Musings on Business and Tech

Blippy Flies Too Close to the Sun

When I first read about Blippy on TechCrunch in December of last year, my first thought was “Oh God, this sharing thing has gone way too far.” My next thought was, “Note to self: stay far away from Blippy.”

For those who don’t know, Blippy is a “transaction sharing” site. You enter your credit card details and the site scrapes your account activity and posts it for your friends to see. Yay, my friend just bought a new toaster oven.

Apparently, they also, in a small number of cases, posted full credit card numbers on the Internets, which Google subsequently, dutifully, crawled.

This situation is utterly awful. Credit card theft is rampant (my wife just got notified yesterday of a fraudulent charge on her Visa card).  Those roughly sixteen numbers are sacrosanct.

I don’t know who is stupider in this situation:

  • Blippy, for creating a website that accesses user’s credit card accounts, scrapes their information, and broadcasts it for eternity (and does all of those things really badly, exposing sensitive data in the process)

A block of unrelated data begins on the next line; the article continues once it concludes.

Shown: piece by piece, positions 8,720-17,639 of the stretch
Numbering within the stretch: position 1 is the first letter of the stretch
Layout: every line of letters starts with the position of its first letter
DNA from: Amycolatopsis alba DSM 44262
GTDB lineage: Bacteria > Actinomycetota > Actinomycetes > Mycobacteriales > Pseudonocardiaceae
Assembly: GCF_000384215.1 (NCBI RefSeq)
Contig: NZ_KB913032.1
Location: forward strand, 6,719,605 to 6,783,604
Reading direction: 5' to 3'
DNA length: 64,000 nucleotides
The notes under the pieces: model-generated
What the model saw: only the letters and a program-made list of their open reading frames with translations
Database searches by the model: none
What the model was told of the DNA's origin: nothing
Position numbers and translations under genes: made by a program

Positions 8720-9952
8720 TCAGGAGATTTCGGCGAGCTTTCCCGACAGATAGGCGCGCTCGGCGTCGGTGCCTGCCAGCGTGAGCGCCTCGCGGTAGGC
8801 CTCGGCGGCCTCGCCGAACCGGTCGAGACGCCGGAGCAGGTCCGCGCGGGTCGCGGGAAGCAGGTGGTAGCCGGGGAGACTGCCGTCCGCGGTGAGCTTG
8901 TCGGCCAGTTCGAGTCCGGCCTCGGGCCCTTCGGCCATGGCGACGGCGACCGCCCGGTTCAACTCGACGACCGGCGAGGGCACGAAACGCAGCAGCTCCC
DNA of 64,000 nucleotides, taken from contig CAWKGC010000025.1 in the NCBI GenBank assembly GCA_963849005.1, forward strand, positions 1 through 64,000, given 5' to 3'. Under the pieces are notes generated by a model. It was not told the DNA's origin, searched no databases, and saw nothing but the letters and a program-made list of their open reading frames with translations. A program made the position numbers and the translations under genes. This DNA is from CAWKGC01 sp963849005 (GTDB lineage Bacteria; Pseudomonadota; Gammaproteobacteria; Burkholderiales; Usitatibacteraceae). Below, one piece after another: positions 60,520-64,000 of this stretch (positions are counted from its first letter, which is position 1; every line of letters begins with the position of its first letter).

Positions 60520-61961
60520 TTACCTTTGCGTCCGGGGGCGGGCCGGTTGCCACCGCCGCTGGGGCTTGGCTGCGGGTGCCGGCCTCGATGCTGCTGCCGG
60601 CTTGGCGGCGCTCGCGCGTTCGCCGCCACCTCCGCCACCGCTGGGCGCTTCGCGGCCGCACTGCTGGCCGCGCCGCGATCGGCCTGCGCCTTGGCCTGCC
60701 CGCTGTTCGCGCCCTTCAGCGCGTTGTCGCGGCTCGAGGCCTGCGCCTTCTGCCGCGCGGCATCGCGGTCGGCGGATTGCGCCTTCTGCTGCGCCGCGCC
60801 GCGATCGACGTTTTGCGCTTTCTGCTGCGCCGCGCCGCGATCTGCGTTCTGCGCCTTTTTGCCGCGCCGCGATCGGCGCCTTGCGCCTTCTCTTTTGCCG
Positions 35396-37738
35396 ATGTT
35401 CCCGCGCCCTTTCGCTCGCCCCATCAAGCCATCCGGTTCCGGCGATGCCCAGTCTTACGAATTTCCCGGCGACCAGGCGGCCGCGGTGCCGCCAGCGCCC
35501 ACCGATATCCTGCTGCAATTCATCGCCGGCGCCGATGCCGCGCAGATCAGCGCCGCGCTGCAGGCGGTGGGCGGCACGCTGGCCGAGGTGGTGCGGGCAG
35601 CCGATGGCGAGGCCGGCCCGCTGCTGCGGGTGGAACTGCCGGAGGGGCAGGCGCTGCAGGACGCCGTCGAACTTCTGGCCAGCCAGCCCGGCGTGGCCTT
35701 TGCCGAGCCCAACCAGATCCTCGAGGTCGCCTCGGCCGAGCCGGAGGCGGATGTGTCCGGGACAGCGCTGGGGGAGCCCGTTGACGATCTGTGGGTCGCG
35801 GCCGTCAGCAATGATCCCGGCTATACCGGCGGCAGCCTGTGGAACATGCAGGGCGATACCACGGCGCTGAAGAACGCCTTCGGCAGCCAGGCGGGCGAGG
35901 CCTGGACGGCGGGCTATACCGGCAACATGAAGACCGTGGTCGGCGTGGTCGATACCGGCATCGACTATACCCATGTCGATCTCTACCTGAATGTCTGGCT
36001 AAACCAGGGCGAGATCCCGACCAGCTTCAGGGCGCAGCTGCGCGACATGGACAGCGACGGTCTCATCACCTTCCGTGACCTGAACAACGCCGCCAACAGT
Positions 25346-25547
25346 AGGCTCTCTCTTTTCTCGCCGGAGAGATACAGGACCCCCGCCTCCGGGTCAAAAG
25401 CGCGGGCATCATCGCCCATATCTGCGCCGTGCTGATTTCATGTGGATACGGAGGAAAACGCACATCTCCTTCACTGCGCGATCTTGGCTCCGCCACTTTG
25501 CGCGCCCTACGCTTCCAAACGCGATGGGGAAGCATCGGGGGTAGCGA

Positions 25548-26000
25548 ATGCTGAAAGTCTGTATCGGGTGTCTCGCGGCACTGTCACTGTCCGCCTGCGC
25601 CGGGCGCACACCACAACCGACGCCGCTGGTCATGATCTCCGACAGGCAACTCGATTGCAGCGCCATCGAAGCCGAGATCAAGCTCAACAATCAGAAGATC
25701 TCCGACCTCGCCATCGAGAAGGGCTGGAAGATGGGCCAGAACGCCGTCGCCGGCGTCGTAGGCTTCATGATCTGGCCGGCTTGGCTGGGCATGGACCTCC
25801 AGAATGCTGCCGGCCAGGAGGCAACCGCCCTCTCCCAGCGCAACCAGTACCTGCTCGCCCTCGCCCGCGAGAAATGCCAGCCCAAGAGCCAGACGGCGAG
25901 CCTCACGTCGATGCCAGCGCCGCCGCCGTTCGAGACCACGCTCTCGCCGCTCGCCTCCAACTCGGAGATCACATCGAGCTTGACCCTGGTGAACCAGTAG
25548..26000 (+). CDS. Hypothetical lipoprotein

• Blippy users, for signing up for such a dumbass idea and willfully handing over their credit card data
  • Credit card companies, for creating a system where the only thing stopping someone from using my credit is not knowing the sixteen-digit number boldly printed on its face

Last night, Blippy issued an apology as well as a corrective plan of action. But this is too little too late. If you’re creating a website based on sharing my credit card transactions with my friends, isn’t your first and most important concern the security and privacy of the data? Or does that come down the road, after they’ve duped enough users into signing up?

An apology is simply not good enough. Nor is a corrective plan. Blippy needs to shut down their borked service and pack up the wax and feathers on which they’ve built their clusterfuck of a startup.

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